Colorado Democratic candidate and former governor John Hickenlooper has been nailed on ethics violations while in office as the state's chief executive in 2018, and that's not good news on the "retke the Senate" front for Team Blue.
Former Gov. John Hickenlooper violated state ethics laws when he allowed large corporations to cover the cost of a private jet trip to Connecticut, a Maserati limousine ride, and several ritzy dinners in 2018, the Colorado Independent Ethics Commission ruled Friday.
The commission considered six allegations against Hickenlooper. The Democratic candidate for U.S. Senate was found to have not violated Amendment 41, the state’s ban on gifts to public officials, in four instances.
Hickenlooper testified for several hours Friday morning after the commission found him to be in contempt Thursday for refusing to comply with a subpoena. His attorney had argued that the subpoena was a violation of his due process rights, in part because the video conferencing program is glitchy, but Friday’s testimony occurred without technical difficulty.
The commission agreed unanimously that that Hickenlooper violated the gift ban in June 2018 when he attended secretive Bilderberg meetings in Italy. He paid a flat fee of $1,500 that he said he believed covered the cost of a hotel stay, limousine transportation, meals and more. The event’s sponsor, Fiat-Chrysler, has said the $1,500 fee did not include the limousine rides.
“At that time, I felt I was paying the full cost and complying in every way with Amendment 41,” Hickenlooper testified before the vote Friday.
The commission voted 4-1 to find Hickenlooper violated Amendment 41 when he accepted a flight and exclusive high-end dinners from MDC Holdings in March 2018.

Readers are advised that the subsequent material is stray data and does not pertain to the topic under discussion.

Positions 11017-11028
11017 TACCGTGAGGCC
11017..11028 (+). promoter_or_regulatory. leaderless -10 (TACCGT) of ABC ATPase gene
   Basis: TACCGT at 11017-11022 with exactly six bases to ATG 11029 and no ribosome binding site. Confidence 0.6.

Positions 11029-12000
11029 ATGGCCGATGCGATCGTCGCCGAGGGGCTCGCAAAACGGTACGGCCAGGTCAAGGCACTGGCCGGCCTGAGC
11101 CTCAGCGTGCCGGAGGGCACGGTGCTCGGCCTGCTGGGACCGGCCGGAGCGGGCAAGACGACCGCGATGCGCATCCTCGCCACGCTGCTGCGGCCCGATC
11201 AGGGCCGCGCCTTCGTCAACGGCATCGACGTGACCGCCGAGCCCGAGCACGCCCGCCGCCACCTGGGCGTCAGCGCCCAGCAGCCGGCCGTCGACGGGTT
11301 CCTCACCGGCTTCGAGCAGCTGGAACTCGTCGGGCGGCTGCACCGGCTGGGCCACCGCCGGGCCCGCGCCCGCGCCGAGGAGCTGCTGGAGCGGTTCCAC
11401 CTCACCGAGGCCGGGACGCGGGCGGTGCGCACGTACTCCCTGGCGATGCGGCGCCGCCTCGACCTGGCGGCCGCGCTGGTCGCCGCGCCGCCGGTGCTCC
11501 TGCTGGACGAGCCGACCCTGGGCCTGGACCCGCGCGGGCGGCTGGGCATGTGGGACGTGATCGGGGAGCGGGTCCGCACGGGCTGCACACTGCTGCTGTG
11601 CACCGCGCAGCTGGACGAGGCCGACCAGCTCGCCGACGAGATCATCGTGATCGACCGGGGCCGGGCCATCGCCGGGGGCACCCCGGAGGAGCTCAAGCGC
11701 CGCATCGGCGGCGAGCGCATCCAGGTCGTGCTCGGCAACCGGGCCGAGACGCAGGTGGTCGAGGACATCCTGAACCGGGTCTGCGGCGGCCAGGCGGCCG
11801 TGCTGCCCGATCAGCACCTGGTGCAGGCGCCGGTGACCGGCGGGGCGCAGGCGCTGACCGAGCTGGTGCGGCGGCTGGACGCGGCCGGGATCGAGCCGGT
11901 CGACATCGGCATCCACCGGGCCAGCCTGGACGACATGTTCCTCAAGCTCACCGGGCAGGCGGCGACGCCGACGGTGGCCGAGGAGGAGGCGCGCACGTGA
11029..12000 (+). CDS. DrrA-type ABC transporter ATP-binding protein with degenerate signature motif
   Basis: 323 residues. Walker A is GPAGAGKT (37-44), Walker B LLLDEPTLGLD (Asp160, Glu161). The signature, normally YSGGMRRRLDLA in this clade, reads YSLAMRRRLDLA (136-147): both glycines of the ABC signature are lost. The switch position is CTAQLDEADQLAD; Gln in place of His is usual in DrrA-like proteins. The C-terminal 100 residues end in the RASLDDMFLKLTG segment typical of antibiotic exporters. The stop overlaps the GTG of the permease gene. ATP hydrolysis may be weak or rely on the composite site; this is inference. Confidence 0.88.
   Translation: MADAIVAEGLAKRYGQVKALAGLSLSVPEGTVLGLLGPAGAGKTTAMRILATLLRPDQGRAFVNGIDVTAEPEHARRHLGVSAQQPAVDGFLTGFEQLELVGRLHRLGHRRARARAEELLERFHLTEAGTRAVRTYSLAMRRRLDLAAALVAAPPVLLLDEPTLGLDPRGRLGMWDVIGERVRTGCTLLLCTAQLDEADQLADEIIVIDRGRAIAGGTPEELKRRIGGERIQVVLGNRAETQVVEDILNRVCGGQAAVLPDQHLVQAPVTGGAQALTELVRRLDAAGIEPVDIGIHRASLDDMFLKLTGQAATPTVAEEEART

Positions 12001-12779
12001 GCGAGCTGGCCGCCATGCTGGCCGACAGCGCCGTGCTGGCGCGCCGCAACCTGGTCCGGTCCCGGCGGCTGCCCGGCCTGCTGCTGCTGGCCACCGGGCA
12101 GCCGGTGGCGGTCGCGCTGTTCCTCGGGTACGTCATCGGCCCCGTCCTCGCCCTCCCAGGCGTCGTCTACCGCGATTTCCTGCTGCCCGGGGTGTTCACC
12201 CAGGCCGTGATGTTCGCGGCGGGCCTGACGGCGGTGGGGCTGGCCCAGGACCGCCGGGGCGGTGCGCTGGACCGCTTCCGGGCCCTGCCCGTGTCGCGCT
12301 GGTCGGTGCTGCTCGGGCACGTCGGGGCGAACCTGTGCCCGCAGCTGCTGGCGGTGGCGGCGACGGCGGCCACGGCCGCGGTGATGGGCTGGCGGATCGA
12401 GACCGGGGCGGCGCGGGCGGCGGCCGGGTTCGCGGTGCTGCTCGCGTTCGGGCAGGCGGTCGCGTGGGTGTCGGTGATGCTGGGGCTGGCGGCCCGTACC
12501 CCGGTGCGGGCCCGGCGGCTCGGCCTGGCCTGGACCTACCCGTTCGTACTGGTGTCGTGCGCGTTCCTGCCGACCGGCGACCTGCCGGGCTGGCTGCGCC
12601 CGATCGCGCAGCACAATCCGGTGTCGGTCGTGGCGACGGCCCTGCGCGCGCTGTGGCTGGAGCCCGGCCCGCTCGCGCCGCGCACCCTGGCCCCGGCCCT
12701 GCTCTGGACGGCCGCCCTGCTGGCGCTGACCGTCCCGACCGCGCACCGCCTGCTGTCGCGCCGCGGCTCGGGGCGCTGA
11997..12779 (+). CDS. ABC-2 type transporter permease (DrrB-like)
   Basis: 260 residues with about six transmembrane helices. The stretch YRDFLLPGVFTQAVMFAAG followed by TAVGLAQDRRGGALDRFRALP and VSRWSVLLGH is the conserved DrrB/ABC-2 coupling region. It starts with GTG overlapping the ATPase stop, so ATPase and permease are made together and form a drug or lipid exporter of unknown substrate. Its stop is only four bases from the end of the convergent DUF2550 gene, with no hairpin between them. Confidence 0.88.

“I’m concerned that if we allow this kind of special, privately financed treatment for elected officials, it just accentuates the cynicism that led to Amendment 41,” Commissioner Bill Leone said before that vote.
The commission will meet June 12 to consider what penalties to place on Hickenlooper for the two ethics violations, as well as his contempt citation.
Four of the six allegations were discarded due to exceptions to the ban for gifts from friends and gifts on special occasions. The commission voted 5-0 that Hickenlooper’s acceptance of a flight from billionaire friend Ken Tuchman was not a violation. It also unanimously determined flights on his chief of staff’s private jet on two occasions were not violations.
Now, the good news for Democrats is that the Senate primary is at the end of the month on June 30. Hickenlooper has a massive poll lead in both the general election against Cory Gardner and in the primary against Democrat Andrew Romanoff, the former State Speaker of the House. Romanoff and Hicklooper face off on Tuesday in a debate.
How the ethics violations will affect Hickenlooper's chances in the primary and in the general, I don't know. I do know however that if this were a Republican, I'd be predicting their demise in this climate.
Having said that, the Democrats still have a number of paths to 51 seats (or 50 + Biden's VP) to take back the Senate, even without Gardner's seat. It just becomes a lot easier with a win here.
We'll see how he answers this week.